(Nick Wass/Associated Press)


With 48 games in 99 days, there’s not a lot of time to digest what happened in any single contest. So as we churn through this compressed Capitals season, I’ll be rounding up my thoughts and analysis of each game here. If you missed them, check out the game story from the 4-1 loss to the Rangers and more on Braden Holtby being pulled from the game after allowing three goals.

>> Safe to say Sunday afternoon was not one of Alex Ovechkin’s finest outings. He was directly involved in a play that paved the way to the Rangers’ first goal and then was called for a pair of delayed penalties that resulted in two more tallies for the visiting team at Verizon Center.

Let’s start a little after 11 minutes into the first period, when Ovechkin appeared to line up Derek Stepan for an open-ice, neutral-zone hit. Stepan released the puck and moved slightly out of Ovechkin’s path, and the Caps winger never made contact.

“I saw Ribs and Hendy go back, he kind of look [to see] where’s the puck,” Ovechkin said. “I try to make a hit on him but he saw me at the last second and he moved.”

More important than not making the hit, though, was that Ovechkin skated past Stepan and made no attempt to get back into the play as a 3-on-2 developed for the Rangers. Instead, Ovechkin glided back into the Washington zone and watched the following play unfold.

Mike Ribeiro was hustling to get back in the play but Stepan regained control of the puck, swept wide to the left side and then banked a shot off Braden Holtby’s skate in from behind the net to make it 1-1.

Coach Adam Oates was asked if Ovechkin’s action was the correct play.

“No. It’s not,” Oates said. “We have tracking rules, and I think he was gonna hit him and he let him go, and because of that we got a little out of position.”

Whether he would have been able to prevent Stepan’s goal — which Holtby should have stopped — is unknown, but at the very least, Ovechkin could have provided support for his teammates.

>> On to the second period, when Ovechkin was whistled for a pair of delayed penalties in a span of about five seconds on one shift. The first was for tripping Ryan Callahan in the slot, a call that both Oates and Ovechkin acknowledged the winger was guilty on.

Both coach and captain questioned the second call, though, which was for holding Ryan McDonagh as he brought the puck through the left circle. But it’s pretty easy to see Ovechkin wrapped his arm and stick around McDonagh, impeding his progress.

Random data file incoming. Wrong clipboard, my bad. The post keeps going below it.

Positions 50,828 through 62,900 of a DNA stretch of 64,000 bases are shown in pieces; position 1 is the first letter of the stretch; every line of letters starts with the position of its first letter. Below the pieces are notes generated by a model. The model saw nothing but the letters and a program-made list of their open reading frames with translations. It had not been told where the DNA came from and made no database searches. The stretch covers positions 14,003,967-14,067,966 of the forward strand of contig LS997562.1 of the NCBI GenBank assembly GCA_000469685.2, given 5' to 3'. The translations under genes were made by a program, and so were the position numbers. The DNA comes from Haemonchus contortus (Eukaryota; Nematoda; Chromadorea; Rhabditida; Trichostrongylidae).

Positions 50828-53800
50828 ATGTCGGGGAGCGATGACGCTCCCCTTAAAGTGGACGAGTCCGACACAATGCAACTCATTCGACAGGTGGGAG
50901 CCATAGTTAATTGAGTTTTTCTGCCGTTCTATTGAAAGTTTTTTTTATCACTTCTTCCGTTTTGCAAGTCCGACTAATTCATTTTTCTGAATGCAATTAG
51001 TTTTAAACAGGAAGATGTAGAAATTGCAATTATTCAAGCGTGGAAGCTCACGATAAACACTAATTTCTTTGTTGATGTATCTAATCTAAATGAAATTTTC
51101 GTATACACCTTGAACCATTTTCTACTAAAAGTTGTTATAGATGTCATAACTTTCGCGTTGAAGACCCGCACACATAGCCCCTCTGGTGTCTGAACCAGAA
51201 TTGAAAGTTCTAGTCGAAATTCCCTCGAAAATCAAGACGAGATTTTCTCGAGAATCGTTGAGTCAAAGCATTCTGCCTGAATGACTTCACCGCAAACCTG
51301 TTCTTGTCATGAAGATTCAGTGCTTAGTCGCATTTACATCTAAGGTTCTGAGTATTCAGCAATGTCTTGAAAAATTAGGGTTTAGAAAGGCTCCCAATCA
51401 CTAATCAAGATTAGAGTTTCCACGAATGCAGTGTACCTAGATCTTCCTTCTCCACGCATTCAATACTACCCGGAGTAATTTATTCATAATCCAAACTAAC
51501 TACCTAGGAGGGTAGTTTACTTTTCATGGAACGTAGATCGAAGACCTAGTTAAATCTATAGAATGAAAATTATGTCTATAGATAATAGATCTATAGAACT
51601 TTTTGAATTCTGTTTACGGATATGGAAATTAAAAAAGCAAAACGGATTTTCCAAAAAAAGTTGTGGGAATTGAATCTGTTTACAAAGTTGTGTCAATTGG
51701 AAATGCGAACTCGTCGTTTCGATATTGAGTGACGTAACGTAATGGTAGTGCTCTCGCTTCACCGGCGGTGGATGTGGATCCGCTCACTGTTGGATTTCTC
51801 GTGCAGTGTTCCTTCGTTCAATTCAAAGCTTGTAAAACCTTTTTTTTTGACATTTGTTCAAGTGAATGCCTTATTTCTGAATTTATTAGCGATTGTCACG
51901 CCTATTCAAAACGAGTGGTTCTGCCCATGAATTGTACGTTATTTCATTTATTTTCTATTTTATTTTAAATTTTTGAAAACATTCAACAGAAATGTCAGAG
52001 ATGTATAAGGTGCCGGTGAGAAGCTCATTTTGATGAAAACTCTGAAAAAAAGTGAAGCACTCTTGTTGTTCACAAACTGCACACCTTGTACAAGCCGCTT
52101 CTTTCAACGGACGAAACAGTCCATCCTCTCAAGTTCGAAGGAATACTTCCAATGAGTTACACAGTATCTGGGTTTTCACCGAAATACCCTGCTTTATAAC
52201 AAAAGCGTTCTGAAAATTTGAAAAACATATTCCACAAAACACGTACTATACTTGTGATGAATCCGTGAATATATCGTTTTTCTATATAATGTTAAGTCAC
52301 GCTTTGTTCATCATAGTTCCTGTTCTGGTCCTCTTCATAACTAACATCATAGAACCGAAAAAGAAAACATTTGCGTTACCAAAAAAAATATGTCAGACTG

“To be honest with you I don’t know. I know I trip him first one because I lost the position, so I play it like it’s going to be pass to him,” Ovechkin said. “I don’t know where he find the second one; it cost us the game.”

Said Oates: “They had the original call on Alex, and the guy – the outside ref had the original call on Alex, which is the one I saw. And they said that he held a guy 10 seconds later, which, obviously, watching the tape, he didn’t.”

Brian Boyle’s goal at 10:53 of the second came during the delayed penalties, but only wiped out the would-be tripping call on Ovechkin. To answer a few questions from yesterday, goals scored on delayed penalties are marked as even strength and that penalty never makes it to the final scoresheet.

Ovechkin went to the penalty box to serve the holding minor and it took a grand total of 41 seconds for the Rangers to score again. Rick Nash’s shot went off Callahan in front to make it 3-1, a two-goal deficit that the Capitals never recovered from. And all of this came a day after Washington bemoaned the impact penalties had on the 5-2 loss at the Islanders.

>> Marcus Johansson made his return to the lineup Sunday after missing 12 games with a concussion and came away with an assist on the Capitals’ only goal and 15:12 of ice time.

“I felt good. This is the best I’ve felt all year, so it was nice to be out there again,” Johansson said. “It’s good to be back. I’ve been waiting a long time to get back out and play again.”

Johansson, 22, has declined to say when he began experiencing concussion symptoms but there’s been speculation that perhaps it occurred after his big open-ice collision with Ovechkin on Jan. 15 during training camp. After the game Sunday, Oates wondered the same thing, even though Johansson previously denied any connection between that collision and Johansson’s injury.

“I thought he was one of our best players,” Johansson said. “That looked like — maybe that hit in training camp really did affect him, because that looked like what I saw on tape.”

>> Prior to the game, Oates said a few players were banged up, but when asked afterward why he scratched Mathieu Perreault and Wojtek Wolski, the coach didn’t mention their health.

“Play,” Oates said. “Play and the team we’re playing. Lot of factors [are] involved.”

Perreault played in 12 straight games before sitting out against the Rangers while Wolski had sat out as a healthy scratch on March 2 at Winnipeg but played in three games since.

>> In the four games he’s played since being signed and recalled by the Capitals on March 4, Steve Oleksy has four points. He recorded his first career NHL goal Sunday early in the first period, when he beat Rangers netminder Martin Biron with a shot from the point.

“I don’t score a lot of goals, so every one’s nice, and to get that one out of the way helps a lot,” Oleksy said. “But at the end of the day, we were looking for two points and we were unable to get that.”